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Essential Director Update:17
Learn about the latest changes that directly impact your duties and responsibilities.
Join more than 5,000 Australian directors and business leaders at our largest complimentary event for members.
We are pleased to announce the return of Graham Bradley AM FAICD as keynote speaker in Australian capital cities. Graham Bradley will be joined by AICD’s Chief Economist, Stephen Walters GAICD, for stimulating discussion on governance, regulation, the economy and business trends.
Read our speakers' bios here.
The 2017 Essential Director Update covered recent governance, business and regulatory changes and explored the issues facing directors and business leaders in the year ahead.
The latest Reputation Dividend Reports reveal that corporate reputation has never been more valuable – corporate reputation accounted for 39 per cent of shareholder value across the 350 largest listed companies in the UK and 20.7 per cent of all shareholder value across the US S&P 500. Boards play a crucial role in managing reputation risk, primarily through:
Income inequality is an important issue, but the statistics in Australia (measured by the Gini coefficient) show that income inequality in Australia has not worsened over the last decade. And, income in Australia is spread more evenly than in many other countries, particularly the US - Australia’s metrics on income inequality are broadly in line with global averages. That said, the maintenance of low interest rates risks making wealth (not income) inequality worse, by driving up asset prices, including houses. There is evidence in the official data that wealth inequality in Australia has worsened since the global crisis of 2008-09, although not materially. There is not much that directors can do directly to address income inequality, except where possible equate employee wage gains with productivity improvements. Unfortunately, productivity growth has been poor, which partly explains why wages growth here is at historical lows. Australia’s personal income tax system is very progressive by global standards, so there are public policy measures in place to help deal with income inequality.
Given the significant costs and very low attendance rates associated with physical AGMs, the utilisation of technology by companies to facilitate virtual and hybrid AGMs provides an opportunity for companies to improve shareholder engagement and lower costs. Virtual AGMs can allow shareholders to join a meeting remotely potentially enabling larger numbers of shareholders to participate, and companies can save on costs associated with traditional AGMs, including room hire and printing expenses. However, purely virtual AGMs also remove the opportunity for face-to-face engagement, potentially diminishing engagement or the perception of engagement, something that many directors value and consider an important accountability mechanism.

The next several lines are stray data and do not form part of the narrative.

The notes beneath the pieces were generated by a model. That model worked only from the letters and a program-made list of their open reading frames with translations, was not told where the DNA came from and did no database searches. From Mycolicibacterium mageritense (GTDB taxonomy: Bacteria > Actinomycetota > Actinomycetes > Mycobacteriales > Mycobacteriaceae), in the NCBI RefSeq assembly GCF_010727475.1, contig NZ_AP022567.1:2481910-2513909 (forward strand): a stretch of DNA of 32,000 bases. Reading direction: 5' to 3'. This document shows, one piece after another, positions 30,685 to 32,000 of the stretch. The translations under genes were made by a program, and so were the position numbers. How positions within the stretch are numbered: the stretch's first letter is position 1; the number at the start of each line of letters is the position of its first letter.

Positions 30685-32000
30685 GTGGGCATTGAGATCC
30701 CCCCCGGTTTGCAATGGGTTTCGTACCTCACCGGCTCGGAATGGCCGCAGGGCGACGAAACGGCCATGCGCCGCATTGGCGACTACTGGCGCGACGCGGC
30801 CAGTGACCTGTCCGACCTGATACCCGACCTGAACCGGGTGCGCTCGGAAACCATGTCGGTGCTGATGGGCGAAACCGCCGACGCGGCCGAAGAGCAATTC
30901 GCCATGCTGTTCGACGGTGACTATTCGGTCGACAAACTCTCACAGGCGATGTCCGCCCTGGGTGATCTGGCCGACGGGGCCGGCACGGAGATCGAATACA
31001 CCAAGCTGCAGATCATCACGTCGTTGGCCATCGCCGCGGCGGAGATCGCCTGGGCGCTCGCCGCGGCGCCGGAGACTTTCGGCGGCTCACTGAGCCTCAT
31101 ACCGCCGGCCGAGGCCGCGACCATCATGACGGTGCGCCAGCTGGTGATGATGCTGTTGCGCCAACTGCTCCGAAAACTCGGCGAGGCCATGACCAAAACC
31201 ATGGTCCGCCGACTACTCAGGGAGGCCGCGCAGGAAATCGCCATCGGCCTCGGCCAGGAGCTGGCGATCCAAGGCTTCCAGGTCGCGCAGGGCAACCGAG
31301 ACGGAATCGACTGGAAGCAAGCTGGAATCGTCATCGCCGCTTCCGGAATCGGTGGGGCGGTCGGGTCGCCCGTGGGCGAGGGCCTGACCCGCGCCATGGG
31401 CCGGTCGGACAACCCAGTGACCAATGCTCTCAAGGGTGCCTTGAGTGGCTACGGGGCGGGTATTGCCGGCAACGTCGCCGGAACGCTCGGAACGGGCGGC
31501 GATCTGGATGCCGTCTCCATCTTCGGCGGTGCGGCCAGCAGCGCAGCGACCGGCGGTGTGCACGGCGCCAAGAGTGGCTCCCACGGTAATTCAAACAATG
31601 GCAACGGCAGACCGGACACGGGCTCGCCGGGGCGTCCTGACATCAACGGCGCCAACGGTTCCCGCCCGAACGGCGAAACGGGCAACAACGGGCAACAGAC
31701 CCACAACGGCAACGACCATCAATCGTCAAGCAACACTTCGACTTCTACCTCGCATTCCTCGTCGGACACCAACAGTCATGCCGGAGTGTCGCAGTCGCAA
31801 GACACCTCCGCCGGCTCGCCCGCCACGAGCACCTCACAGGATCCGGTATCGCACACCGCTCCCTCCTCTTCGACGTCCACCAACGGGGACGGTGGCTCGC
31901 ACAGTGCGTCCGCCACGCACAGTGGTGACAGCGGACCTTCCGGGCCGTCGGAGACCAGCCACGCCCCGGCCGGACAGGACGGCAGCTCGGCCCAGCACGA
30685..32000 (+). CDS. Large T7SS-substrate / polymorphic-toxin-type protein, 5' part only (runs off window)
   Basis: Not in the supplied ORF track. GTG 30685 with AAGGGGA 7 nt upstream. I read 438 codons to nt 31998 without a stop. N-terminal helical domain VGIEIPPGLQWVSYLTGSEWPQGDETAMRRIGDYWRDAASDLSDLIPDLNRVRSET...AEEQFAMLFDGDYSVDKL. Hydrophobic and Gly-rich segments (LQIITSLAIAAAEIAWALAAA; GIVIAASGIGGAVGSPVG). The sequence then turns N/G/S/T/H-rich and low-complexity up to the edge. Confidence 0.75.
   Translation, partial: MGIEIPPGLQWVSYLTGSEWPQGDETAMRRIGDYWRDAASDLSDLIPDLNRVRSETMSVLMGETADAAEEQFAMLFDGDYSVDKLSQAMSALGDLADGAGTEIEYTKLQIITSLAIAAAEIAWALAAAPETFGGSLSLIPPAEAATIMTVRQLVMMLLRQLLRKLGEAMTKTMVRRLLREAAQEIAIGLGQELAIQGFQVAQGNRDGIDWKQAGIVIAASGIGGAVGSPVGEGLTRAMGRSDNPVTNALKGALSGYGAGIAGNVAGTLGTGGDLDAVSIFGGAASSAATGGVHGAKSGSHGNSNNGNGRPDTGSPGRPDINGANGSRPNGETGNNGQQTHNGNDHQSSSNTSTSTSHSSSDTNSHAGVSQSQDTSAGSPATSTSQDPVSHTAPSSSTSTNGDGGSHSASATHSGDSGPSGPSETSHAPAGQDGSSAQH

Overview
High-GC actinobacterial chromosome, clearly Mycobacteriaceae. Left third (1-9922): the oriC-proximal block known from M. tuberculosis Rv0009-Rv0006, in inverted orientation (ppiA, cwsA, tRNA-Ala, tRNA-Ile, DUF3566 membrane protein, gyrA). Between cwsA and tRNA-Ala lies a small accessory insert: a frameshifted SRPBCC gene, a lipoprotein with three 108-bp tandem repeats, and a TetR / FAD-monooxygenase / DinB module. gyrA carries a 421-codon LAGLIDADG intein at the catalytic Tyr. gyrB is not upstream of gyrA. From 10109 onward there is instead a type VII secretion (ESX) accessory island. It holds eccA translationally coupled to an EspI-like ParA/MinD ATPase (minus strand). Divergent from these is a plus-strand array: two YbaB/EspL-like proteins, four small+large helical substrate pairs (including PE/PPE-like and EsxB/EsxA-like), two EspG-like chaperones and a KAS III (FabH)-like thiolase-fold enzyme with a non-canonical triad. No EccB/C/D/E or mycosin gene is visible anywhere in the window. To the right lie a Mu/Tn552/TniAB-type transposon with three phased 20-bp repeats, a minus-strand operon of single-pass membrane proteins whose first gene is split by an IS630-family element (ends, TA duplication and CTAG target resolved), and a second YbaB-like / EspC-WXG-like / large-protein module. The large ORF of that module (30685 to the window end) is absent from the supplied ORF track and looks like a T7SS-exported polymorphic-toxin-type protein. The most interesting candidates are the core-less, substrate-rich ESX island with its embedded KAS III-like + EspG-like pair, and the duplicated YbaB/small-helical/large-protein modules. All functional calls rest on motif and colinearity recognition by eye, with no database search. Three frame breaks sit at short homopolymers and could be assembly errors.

Given this, when directors are considering whether a virtual AGM will be good or bad for shareholders, there are a number of practical considerations that need to be resolved, including the adequacy of available technology, the risks and implications of a technological failure, the degree to which shareholders are amenable to a departure from the traditional format, the legal and regulatory requirements associated with AGMs, and the need to continue to facilitate questions and discussion. To the extent these challenges remain unresolved, it may be more practicable in the short term for directors to investigate the viability of hybrid AGMs or direct voting, or to change the format of physical AGMs to better foster shareholder engagement.
The AICD supports corporations undertaking corporate social responsibility engagement relevant to their organisation and its stakeholders. Decisions regarding taking a stance on particular social issues are, in our view, a matter for individual boards having regard to their duties to act in good faith and in the best interests of their organisations in their circumstances. These duties provide flexibility to allow directors to consider relevant stakeholder interests and issues in promoting the interests of their corporations.
The AICD’s latest Director Sentiment Index revealed that cybercrime is one of the ‘top 5’ issues ‘keeping directors awake at night’. Only one year ago this issue ranked below the ‘top 10’. The AICD recognises the challenges for boards in overseeing this complex issue. To support directors, the AICD has partnered with Data61 to develop a new cyber governance curriculum for directors (available here). ASIC, the corporate regulator, has also launched initiatives to increase board awareness of organisational cyber resilience (available here).